At the Atlantic though, where Coates writes regularly and achieved some of his fame, his editors still think Coates is brilliant and that they bask in the brilliance by publishing and endorsing his ideas. For instance, on a recent podcast about Charlottesville and the Confederate Monuments, Jeffrey Goldberg described President Trump’s reaction, in which he wondered if taking down Robert E. Lee leads to Jefferson and Washington, in cataclysmic terms:

It is an amazing moment when the president of the United States can’t delineate the difference between the Civil War and the Revolutionary War. I think this is a breakpoint in modern American history.

Hasn’t Goldberg read Coates? Someone well before Trump showed a lack of nuance in describing white supremacy in U.S. history:

For the men who needed to believe themselves white, the bodies were the key to ta social club, and the right to break the bodies was the mark of civilization. “The two great division of society are not the rich and poor, but white and black,” said the great South Carolina senator John C. Calhoun. “And all the former, the poor as well as the rich, belong to the upper class, and are respected and treated as equals.” And there it is — the right to break the black body as the meaning of their sacred equality. And that right has always given them meaning, has always meant that there was someone down in the valley because a mountain is not a mountain if there is nothing below.

You and I, my son, are that “below.” That was true in 1776. It is true today. (Coates, Between the World and Me, 104-105).

So what do the editors at the Atlantic think of a staff writer who cannot tell the difference between the Civil War and Revolutionary War?

How History Makes the World a Better Place

Sometimes even boomers know the score. Take Camille Paglia (via Rod Dreher):

Paglia believes there is a causal connection between young Americans’ ignorance of history and their dim view of present conditions. At a conference in Oxford, Paglia stated again, in response to a student who criticized her and others for telling youths not to be so sensitive and snowflaky, “There is much too much focus on the present.”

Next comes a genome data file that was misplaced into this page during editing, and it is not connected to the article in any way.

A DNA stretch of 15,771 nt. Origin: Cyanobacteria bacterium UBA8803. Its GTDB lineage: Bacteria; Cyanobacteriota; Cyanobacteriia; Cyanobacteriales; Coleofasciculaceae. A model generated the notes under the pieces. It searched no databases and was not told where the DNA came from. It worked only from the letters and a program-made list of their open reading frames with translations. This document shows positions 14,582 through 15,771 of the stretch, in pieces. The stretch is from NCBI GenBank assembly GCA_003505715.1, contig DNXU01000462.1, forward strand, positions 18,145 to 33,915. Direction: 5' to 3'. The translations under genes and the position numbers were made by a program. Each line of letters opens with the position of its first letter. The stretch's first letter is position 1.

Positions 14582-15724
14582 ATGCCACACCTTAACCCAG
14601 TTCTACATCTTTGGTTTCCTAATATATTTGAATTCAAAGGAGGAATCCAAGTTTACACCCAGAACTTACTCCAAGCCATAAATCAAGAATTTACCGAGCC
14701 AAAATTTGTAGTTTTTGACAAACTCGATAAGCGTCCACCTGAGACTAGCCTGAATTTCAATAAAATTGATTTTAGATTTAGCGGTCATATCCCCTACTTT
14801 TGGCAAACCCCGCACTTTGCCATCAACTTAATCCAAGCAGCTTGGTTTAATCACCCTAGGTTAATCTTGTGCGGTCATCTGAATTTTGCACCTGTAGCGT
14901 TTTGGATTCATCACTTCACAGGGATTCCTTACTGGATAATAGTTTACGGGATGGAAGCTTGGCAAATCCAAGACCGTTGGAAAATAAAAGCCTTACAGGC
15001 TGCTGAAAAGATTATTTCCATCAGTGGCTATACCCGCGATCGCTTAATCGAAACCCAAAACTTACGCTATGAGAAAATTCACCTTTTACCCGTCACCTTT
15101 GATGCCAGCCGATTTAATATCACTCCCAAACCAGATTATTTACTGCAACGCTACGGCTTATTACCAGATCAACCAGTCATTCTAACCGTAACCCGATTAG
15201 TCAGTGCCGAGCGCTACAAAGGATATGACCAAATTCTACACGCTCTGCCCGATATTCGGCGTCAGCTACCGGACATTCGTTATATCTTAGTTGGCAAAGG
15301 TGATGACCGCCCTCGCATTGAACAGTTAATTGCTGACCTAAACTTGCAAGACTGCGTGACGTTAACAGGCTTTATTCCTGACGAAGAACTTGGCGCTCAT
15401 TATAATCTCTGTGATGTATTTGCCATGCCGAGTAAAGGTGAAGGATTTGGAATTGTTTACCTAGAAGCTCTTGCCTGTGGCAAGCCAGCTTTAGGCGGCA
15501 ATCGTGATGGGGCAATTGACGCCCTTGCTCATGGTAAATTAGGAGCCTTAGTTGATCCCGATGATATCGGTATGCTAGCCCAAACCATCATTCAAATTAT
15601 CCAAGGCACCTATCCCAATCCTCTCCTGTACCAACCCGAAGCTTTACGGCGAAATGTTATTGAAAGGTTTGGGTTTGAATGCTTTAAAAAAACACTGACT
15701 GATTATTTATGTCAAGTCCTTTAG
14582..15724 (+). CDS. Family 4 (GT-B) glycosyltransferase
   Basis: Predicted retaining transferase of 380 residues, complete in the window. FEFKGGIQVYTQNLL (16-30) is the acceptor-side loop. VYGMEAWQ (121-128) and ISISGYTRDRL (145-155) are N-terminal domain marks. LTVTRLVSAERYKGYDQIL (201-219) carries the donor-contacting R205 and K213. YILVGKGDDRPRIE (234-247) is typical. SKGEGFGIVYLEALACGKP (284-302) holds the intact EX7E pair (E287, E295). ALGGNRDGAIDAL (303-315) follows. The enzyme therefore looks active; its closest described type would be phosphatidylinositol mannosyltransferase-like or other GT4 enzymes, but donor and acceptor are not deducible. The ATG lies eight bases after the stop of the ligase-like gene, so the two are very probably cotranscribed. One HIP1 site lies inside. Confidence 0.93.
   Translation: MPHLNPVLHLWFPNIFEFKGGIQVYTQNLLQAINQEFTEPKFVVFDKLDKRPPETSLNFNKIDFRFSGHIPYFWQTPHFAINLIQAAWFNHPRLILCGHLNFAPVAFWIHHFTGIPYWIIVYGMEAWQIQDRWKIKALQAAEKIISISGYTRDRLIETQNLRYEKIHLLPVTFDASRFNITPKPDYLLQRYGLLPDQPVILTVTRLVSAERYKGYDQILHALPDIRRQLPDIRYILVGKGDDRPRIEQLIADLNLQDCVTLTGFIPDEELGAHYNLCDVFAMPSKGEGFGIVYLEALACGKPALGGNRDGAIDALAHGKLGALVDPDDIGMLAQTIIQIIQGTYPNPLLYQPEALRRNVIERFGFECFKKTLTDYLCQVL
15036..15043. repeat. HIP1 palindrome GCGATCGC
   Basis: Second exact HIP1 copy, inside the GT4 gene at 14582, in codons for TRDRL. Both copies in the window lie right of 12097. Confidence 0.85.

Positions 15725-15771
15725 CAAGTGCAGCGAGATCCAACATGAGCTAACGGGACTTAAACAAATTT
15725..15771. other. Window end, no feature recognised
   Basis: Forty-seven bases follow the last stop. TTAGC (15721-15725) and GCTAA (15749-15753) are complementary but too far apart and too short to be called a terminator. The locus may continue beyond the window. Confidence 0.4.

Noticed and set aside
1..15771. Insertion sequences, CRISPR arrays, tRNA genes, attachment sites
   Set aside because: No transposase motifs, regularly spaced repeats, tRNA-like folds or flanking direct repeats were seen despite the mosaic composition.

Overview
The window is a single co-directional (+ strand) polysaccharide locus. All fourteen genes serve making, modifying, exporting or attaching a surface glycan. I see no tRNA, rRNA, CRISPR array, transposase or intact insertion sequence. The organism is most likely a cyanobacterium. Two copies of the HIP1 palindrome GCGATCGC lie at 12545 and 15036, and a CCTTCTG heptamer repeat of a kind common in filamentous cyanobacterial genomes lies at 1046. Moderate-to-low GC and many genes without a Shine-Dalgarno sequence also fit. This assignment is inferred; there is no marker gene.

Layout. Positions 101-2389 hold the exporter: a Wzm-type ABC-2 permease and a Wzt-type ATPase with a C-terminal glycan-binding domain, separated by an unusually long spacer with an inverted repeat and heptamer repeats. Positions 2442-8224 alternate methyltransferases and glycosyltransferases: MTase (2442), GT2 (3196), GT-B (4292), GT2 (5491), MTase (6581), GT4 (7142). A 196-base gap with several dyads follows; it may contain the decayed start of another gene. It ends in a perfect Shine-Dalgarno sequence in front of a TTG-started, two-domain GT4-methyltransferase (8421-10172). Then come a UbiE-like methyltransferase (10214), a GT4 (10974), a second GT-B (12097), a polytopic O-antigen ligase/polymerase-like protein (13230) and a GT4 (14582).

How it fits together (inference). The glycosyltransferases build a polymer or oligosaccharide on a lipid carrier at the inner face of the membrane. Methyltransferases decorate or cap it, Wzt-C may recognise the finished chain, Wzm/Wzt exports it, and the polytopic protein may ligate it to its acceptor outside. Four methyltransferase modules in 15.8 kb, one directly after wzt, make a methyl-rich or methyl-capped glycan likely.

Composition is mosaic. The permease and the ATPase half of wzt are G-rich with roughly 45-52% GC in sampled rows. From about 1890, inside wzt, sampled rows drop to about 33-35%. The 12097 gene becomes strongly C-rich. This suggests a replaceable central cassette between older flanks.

Or try Rod Dreher:

Imagine that the US was involved in a major overseas war in which over 11,000 American soldiers died in one year alone (1967). For a point of comparison, fewer than 7,000 US troops have been killed in Iraq and Afghanistan over the past 14 years of combat there.

Imagine that 17,000 US soldiers would die in 1968, and 12,000 in 1969 fighting that war

Imagine that you might be drafted to go fight there.

Imagine what it would be like if you were convinced the war was profoundly immoral, and you had to choose between deserting the country and bearing arms in that war.

Imagine that many college campuses had become hotbeds not of snowflakey sit-ins, but of serious violence.

Imagine that domestic bombings by left-wing radicals had become a routine part of American life (e.g., five per day in an 18-month period in the early 1970s).

Imagine that two of the nation’s most prominent political leaders (MLK and RFK) Bobby were gunned down three months apart.

Imagine that your government and military were lying to Congress and to the American people about the war, and had been for years (as was revealed with the 1972 publication of the Pentagon Papers).

Imagine that major American cities were burning in race riots.

Imagine that cops in a major American city staged what was later called “a police riot” outside a political party’s national convention, and beat the hell out of protesters.

Could it be that Rod Dreher had it rougher than Ta-Nehisi Coates?

The mind reels.

I Thought John Fea Is Evangelical

John linked to a report from Baylor on the outlook of Trump voters. Among those voters are these characteristics: